Denmark, Norway suspend AstraZeneca vaccine over blood clot fears

Use of vaccine paused for 14 days in Denmark while investigators probe reports of possible ‘serious side-effects’.

AstraZeneca said earlier this week its shots were subject to strict and rigorous quality controls and that there had been 'no confirmed serious adverse events associated with the vaccine' [File: Ritzau Scanpix/Liselotte Sabroe via Reuters]

Denmark will not use AstraZeneca’s COVID-19 vaccine for two weeks after reports that some recipients had developed serious blood clots, and in one case may have died as a result, the country’s authorities said on Thursday.

They did not say how many reports of blood clots there had been, but Austria has stopped using a batch of AstraZeneca shots while investigating a death from coagulation disorders and an illness from a pulmonary embolism.

Danish health authorities said the country’s decision to suspend the shots for 14 days came after a 60-year old woman in Denmark, who was given an AstraZeneca shot from the same batch that was used in Austria, formed a blood clot and died.

Danish authorities said they had responded “to reports of possible serious side effects, both from Denmark and other European countries”.

“It is currently not possible to conclude whether there is a link. We are acting early, it needs to be thoroughly investigated,” Health Minister Magnus Heunicke said on Twitter.

Norway follows suit

Following Denmark’s move, Norway announced later on Thursday that it was also halting the use of the AstraZeneca vaccine.

“This is a cautionary decision,” Geir Bukholm, director of infection prevention and control at the Norwegian Institute of Public Health (FHI), told a news conference.

FHI did not say how long the suspension would last.

“We … await information to see if there is a link between the vaccination and this case with a blood clot,” Bukholm said.

Also on Thursday, Italy said it would suspend use of an AstraZeneca batch that was different to the one used in Austria.

AstraZeneca meanwhile told Reuters news agency in a written statement the safety of its vaccine had been extensively studied in human trials, and peer-reviewed data had confirmed the vaccine was generally well tolerated.

The drugmaker said earlier this week its shots were subject to strict and rigorous quality controls and that there had been “no confirmed serious adverse events associated with the vaccine”. It also said it was in contact with Austrian authorities and would fully support their investigation.

The European Union’s drug regulator, the European Medicines Agency (EMA), said on Wednesday there was no evidence so far linking AstraZeneca to the two cases in Austria.

It said the number of thromboembolic events – marked by the formation of blood clots – in people who have received the AstraZeneca vaccine is no higher than that seen in the general population, with 22 cases of such events being reported among the three million people who have received it as of March 9.

Four other countries – Estonia, Lithuania, Luxembourg and Latvia – have stopped inoculations from the batch while an investigation continues, the EMA said.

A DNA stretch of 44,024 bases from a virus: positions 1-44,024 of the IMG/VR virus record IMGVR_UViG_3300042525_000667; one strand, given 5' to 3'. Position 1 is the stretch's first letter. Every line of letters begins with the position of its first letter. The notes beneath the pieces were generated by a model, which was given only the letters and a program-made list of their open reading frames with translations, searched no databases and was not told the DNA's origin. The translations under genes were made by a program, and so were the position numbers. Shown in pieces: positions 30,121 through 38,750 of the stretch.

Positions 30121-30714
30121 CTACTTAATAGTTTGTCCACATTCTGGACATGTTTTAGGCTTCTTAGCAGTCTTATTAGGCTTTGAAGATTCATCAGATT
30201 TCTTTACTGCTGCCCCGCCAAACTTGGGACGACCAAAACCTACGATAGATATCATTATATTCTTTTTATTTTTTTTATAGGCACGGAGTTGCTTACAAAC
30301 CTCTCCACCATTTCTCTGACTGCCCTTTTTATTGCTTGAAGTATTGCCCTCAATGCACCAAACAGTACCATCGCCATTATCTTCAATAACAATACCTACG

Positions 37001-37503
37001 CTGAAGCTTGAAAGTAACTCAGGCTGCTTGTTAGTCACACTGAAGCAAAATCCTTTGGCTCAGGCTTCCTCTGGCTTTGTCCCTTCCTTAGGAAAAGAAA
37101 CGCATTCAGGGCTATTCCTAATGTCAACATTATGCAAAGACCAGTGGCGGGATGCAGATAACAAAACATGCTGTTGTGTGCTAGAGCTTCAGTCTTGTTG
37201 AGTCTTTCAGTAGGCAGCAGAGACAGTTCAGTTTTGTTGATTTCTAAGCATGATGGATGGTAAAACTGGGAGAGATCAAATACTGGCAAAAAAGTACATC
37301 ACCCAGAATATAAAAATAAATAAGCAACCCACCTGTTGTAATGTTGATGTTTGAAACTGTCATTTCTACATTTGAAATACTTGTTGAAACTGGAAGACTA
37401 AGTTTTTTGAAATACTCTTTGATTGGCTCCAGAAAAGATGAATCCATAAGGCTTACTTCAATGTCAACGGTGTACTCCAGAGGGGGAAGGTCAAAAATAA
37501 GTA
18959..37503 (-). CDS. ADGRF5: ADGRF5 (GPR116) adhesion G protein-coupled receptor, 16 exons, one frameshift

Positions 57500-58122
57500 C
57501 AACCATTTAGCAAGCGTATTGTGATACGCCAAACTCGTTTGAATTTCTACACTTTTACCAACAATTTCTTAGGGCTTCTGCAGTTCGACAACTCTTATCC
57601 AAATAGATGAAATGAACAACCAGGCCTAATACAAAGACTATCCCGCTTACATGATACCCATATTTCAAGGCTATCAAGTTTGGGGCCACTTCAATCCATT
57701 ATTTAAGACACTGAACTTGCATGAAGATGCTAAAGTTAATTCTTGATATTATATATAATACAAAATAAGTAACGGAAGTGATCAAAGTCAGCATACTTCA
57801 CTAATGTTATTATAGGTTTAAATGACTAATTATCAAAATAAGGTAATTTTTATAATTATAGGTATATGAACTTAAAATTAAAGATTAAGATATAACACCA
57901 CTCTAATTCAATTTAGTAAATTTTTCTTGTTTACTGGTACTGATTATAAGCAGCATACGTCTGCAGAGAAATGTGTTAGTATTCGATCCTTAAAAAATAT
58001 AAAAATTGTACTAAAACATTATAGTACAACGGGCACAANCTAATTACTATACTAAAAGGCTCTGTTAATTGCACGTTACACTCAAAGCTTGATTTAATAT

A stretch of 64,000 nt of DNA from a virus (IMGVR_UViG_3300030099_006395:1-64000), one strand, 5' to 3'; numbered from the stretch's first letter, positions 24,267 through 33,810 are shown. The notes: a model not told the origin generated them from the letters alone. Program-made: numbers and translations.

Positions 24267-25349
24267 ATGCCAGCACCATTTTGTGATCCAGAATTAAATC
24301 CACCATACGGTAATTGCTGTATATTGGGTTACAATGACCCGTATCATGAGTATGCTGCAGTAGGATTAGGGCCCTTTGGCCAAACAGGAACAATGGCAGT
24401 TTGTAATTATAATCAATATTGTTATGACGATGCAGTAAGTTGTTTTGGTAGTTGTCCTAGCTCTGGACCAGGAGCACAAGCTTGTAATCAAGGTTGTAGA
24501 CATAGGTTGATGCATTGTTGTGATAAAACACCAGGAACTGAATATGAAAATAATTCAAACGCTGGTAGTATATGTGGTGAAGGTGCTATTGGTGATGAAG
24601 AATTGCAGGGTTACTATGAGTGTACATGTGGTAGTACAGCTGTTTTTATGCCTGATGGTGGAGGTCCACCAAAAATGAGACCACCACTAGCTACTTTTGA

The batch of one million doses went to 17 EU countries.

On hold, not opting out, says Denmark

Al Jazeera’s Paul Brennan, reporting from London, said Thursday’s moves by Denmark and Norway appeared to have “been borne of an abundance of caution”.

“The Danish Health Authority has not given any details of exactly how many blood clot cases there have been,” Brennan said.

“But what they did say it was that it was currently not possible to conclude there was a link between the vaccine and these deaths.”

So far, 136,090 Danes have received a shot with AstraZeneca’s vaccine in a country of 5.8 million. The Nordic country also uses vaccines from Pfizer-BioNTech and Moderna.

Denmark’s Health Authority said it had pushed back the final date for when it expects all Danes to have been fully vaccinated by four weeks, to August 15, as a result of the suspension.

Sterghios Moschos, a molecular biologist at the UK’s Northumbria University, said Denmark, Norway and other governments were doing the correct thing to “stop and make sure everything was okay” before proceeding with further use.

“It’s an appropriate response, there is a concern that has been raised, and it needs to be looked at carefully and independently,” Moschos told Al Jazeera.

“But the likelihood, in general, that … a batch of the vaccine may have something wrong with it is very small.”

Spain on Thursday said it had not registered any cases of blood clots related to AstraZeneca’s vaccine so far and would continue administering the shots.

Italy’s medicines authority Aifa confirmed that it was halting the use of a batch of doses as a “precautionary” measure, adding that no link had been established between the vaccine and subsequent “serious adverse events”, Reuters news agency reported on Thursday.

It did not specify what incidents it was referring to.

However, the source said health authorities moved following the deaths this month of Stefano Paterno, a 43-year-old navy officer, and Davide Villa, a 50-year-old policeman, who had both received shots from AstraZeneca’s ABV2856 batch.

Paterno died of a suspected heart attack on Tuesday, the day after his shot. Villa died at the weekend, some 12 days after his inoculation.

Source: Al Jazeera and news agencies

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